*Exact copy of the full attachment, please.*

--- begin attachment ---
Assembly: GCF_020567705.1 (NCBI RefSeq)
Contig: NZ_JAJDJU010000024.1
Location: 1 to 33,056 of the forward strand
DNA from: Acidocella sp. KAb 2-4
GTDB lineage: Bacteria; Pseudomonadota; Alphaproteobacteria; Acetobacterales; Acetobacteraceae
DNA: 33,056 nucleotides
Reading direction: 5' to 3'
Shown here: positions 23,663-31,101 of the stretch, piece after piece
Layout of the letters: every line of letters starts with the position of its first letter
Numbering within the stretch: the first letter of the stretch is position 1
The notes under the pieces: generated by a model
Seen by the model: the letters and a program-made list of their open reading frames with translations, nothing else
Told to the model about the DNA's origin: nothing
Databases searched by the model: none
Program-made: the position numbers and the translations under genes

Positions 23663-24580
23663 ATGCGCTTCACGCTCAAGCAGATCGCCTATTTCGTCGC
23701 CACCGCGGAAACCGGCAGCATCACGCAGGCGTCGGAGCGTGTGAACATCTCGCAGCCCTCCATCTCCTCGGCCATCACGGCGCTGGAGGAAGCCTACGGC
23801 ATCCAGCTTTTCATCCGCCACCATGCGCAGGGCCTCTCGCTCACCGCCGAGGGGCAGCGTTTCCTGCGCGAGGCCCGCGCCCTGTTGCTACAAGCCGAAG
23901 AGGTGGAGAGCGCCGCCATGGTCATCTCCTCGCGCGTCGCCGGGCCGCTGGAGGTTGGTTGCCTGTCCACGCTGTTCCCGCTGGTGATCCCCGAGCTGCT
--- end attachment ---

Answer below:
Assembly: GCF_020567705.1 (NCBI RefSeq)
Contig: NZ_JAJDJU010000024.1
Location: 1 to 33,056 of the forward strand
DNA from: Acidocella sp. KAb 2-4
GTDB lineage: Bacteria; Pseudomonadota; Alphaproteobacteria; Acetobacterales; Acetobacteraceae
DNA: 33,056 nucleotides
Reading direction: 5' to 3'
Shown here: positions 23,663-31,101 of the stretch, piece after piece
Layout of the letters: every line of letters starts with the position of its first letter
Numbering within the stretch: the first letter of the stretch is position 1
The notes under the pieces: generated by a model
Seen by the model: the letters and a program-made list of their open reading frames with translations, nothing else
Told to the model about the DNA's origin: nothing
Databases searched by the model: none
Program-made: the position numbers and the translations under genes

Positions 23663-24580
23663 ATGCGCTTCACGCTCAAGCAGATCGCCTATTTCGTCGC
23701 CACCGCGGAAACCGGCAGCATCACGCAGGCGTCGGAGCGTGTGAACATCTCGCAGCCCTCCATCTCCTCGGCCATCACGGCGCTGGAGGAAGCCTACGGC
23801 ATCCAGCTTTTCATCCGCCACCATGCGCAGGGCCTCTCGCTCACCGCCGAGGGGCAGCGTTTCCTGCGCGAGGCCCGCGCCCTGTTGCTACAAGCCGAAG
23901 AGGTGGAGAGCGCCGCCATGGTCATCTCCTCGCGCGTCGCCGGGCCGCTGGAGGTTGGTTGCCTGTCCACGCTGTTCCCGCTGGTGATCCCCGAGCTGCT